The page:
Mark Hadlow

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Mark Hadlow

Hadlow in 2018
Mark Selwyn Hadlow

1957 (age 66–67)
Years active1979–present

Mark Selwyn Hadlow ONZM (born 1957) is an Australian-New Zealand actor and comedian. Hadlow is perhaps best known internationally for playing the roles of Harry in King Kong and Dori, a Dwarf, in The Hobbit series.[1]

Early life[edit]

Hadlow was born in Australia, in the New South Wales town of Walgett, the son of a New Zealand-born vicar and an Australian mother. They moved to Perth, and then spent three years in Chennai, before moving to New Zealand when Hadlow was nine years old. They lived in Wellington and Christchurch, and Hadlow attended boarding school.[2]


Mark Hadlow in "Gulls" at Downstage Theatre (1988)

Hadlow's early film appearances were in serious roles, such as in Beyond Reasonable Doubt, but he is perhaps better known in New Zealand for his comedy roles, particularly in the television sitcom Willy Nilly, and some of the voices for the 1989 Peter Jackson puppet film, Meet the Feebles (including Heidi the hippo and Robert the hedgehog). He also starred alongside New Zealand Māori comedian, Billy T James in "The Billy T James Show".

Hadlow has also released an audio CD called "Tall Tales". It consists of classic children's stories narrated and performed with a Kiwi twist.

Between films and television, Hadlow works in Christchurch's Court Theatre, where he has directed, produced, and acted in many plays. Hadlow is known for interacting with the audience whenever possible. This was made easy in the theatre's intimate, 200-seat setting, where the audience was literally next to the stage.

In 2009, Hadlow campaigned for the historic Odeon Theatre in Christchurch to be turned into an arts complex for an estimated NZ$60m.[3] The earthquake-prone building was severely damaged in the February 2011 Christchurch earthquake, and later in 2012, the rear of the building was demolished.[4]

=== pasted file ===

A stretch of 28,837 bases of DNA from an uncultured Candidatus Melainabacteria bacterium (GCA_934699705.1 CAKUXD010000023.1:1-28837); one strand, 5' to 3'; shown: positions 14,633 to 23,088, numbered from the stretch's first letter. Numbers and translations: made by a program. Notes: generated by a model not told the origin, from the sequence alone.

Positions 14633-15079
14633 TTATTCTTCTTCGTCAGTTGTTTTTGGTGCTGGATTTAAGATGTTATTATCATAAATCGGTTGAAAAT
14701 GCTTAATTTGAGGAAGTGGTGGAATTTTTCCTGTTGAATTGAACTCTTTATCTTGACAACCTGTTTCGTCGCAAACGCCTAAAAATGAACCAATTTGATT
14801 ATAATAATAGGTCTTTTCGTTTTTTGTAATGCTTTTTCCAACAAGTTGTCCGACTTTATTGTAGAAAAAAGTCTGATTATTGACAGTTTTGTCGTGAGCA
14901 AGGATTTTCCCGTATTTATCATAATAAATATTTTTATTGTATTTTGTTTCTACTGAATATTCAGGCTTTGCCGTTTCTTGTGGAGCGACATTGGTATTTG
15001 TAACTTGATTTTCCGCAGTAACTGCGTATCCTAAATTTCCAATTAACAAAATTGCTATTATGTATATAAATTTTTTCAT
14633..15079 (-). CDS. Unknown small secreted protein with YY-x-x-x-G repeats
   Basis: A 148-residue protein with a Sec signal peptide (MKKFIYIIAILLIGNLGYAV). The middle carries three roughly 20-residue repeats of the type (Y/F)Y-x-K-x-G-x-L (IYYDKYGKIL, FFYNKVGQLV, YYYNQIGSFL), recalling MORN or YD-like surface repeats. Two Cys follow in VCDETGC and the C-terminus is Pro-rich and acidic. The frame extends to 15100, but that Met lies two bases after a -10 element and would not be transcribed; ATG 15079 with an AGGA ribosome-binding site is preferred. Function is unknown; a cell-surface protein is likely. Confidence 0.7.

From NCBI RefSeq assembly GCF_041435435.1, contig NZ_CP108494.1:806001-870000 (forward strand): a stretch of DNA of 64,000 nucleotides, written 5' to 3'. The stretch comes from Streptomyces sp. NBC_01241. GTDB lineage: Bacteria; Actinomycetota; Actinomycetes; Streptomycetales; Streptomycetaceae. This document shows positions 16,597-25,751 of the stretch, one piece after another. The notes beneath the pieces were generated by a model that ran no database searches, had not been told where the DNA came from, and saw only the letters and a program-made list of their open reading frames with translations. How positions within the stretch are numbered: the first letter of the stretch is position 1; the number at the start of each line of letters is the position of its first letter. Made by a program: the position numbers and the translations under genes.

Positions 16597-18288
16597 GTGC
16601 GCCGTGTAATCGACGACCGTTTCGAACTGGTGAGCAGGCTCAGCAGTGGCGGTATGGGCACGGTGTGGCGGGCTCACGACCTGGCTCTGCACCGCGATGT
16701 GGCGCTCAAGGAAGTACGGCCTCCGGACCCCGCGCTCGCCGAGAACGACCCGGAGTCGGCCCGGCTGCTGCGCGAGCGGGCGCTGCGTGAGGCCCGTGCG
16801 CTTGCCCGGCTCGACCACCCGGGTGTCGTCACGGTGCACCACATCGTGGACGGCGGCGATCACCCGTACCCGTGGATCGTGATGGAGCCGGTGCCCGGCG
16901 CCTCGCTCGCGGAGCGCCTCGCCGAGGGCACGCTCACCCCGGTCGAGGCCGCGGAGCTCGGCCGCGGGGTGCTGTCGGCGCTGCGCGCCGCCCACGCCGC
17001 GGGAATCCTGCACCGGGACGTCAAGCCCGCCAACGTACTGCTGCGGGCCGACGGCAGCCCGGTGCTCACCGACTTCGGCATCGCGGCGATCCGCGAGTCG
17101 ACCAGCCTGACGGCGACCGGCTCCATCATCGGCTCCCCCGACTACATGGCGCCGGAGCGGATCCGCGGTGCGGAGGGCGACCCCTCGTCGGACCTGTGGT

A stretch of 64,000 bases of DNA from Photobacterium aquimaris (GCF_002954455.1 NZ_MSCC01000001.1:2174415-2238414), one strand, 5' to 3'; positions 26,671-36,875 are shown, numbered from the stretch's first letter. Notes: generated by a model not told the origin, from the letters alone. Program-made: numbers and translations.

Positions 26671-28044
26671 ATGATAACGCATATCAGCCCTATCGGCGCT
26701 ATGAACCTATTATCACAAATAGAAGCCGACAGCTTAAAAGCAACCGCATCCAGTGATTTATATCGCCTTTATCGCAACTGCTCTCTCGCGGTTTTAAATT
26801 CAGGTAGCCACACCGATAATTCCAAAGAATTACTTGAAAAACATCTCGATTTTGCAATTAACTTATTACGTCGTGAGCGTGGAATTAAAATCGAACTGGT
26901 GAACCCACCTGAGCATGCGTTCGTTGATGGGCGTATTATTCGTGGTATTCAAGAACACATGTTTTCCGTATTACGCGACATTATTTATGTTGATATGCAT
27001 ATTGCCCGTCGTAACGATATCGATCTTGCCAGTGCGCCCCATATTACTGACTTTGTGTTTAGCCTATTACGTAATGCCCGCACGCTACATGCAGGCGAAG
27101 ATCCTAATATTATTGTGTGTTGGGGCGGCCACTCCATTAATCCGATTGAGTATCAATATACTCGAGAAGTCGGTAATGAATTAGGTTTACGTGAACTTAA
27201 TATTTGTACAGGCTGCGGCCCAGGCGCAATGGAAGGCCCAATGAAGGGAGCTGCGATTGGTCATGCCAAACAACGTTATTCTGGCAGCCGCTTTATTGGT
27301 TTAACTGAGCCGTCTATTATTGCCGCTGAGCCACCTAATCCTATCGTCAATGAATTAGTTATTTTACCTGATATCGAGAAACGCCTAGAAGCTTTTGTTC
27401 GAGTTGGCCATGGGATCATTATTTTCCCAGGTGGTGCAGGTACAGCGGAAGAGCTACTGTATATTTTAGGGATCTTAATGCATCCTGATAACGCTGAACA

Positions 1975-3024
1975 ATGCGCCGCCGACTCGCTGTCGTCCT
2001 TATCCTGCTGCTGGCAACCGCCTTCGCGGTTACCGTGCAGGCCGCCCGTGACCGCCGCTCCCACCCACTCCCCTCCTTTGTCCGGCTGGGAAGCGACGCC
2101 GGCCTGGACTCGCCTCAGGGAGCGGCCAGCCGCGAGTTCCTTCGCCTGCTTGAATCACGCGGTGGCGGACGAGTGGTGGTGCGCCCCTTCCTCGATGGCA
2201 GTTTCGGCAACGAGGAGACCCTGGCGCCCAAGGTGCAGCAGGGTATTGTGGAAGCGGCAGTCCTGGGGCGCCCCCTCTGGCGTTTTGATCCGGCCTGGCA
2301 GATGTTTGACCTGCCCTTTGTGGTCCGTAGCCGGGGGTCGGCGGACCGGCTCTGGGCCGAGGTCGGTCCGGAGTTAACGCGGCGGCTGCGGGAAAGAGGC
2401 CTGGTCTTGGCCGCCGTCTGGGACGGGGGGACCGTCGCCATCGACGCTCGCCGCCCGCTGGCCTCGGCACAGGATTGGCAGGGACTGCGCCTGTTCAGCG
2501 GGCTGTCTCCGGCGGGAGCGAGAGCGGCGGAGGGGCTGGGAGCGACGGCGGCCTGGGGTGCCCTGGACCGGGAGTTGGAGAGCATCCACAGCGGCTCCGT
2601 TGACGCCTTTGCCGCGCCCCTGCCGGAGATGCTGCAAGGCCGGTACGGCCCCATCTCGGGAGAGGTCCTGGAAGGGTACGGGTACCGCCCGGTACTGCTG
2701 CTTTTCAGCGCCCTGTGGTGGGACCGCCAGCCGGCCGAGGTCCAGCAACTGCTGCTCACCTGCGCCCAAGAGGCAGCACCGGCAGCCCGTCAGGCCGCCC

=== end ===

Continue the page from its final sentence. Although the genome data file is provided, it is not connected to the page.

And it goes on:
While appearing in a one-man play, he met his ex-wife. They met in the audience before the start of the play because Hadlow always started off in the audience. In his wife's words, "this nice man who I didn't recognise sat next to me and we started chatting. Within minutes he knew a lot about me. Suddenly he got up and started acting in the play."

In 2021 he appeared on TV as Brian in "The Garotte and the Vinkelbraun", an episode of The Brokenwood Mysteries, Series 7 No 25.

Hadlow at HMNZS Pegasus, 2016

In addition to his acting career, Hadlow is a commissioned lieutenant commander in the Royal New Zealand Naval Volunteer Reserve.[5]

In the 2017 Queen's Birthday Honours, Hadlow was appointed an Officer of the New Zealand Order of Merit for services to the arts.[6]

In 2022 he was presented with a Scroll of Honour from the Variety Artists Club of New Zealand for his contribution to New Zealand entertainment.



Year Film Role
1980 Beyond Reasonable Doubt Bruce Roddick
1981 Strange Behavior Dancer at Party
1982 Battletruck Orrin
Klynham Summer Sam Finn
1983 Nate and Hayes Gun Operator
1984 Constance Errol's Friend
1988 Just Me and Mario Kevin Stiles
1989 Meet the Feebles Heidi the Hippo, Robert the Hedgehog, Barry the Bulldog (voices)
1992 Absent Without Leave Prison Corporal
1995 Bonjour Timothy Rugby's Coach
2005 King Kong Harry
2006 The Waimate Conspiracy Mr. Glue QC
2008 Last of the Living Dad
2009 No Petrol, No Diesel! Mr. Bligh
2010 The Holy Roller Wally
2012 The Hobbit: An Unexpected Journey Dori
Bert (voice)
2013 The Hobbit: The Desolation of Smaug Dori
2014 The Hobbit: The Battle of the Five Armies Dori
2018 Mortal Engines Orme Wreyland
2023 Darkest Light David King


  1. ^ Associated Press (21 October 2010). "Peter Jackson Announces 'Hobbit' Cast". Archived from the original on 24 October 2010. Retrieved 22 October 2010.
  2. ^ "Mark Hadlow". NZOnScreen. Retrieved 7 June 2017.
  3. ^ Gates, Charlie (22 December 2012). "Hadlow wants to turn Odeon into NoeDo". The Press. Retrieved 7 February 2013.
  4. ^ Cairns, Lois (29 November 2012). "Powerless to stop heritage demolition". The Press. Retrieved 7 February 2013.
  5. ^ Preece, Kate (29 November 2012). "Mark Hadlow as himself, and Dori". The Press. Retrieved 18 March 2014.
  6. ^ "Queen's Birthday honours list 2017". Department of the Prime Minister and Cabinet. 5 June 2017. Archived from the original on 10 June 2017. Retrieved 5 June 2017.

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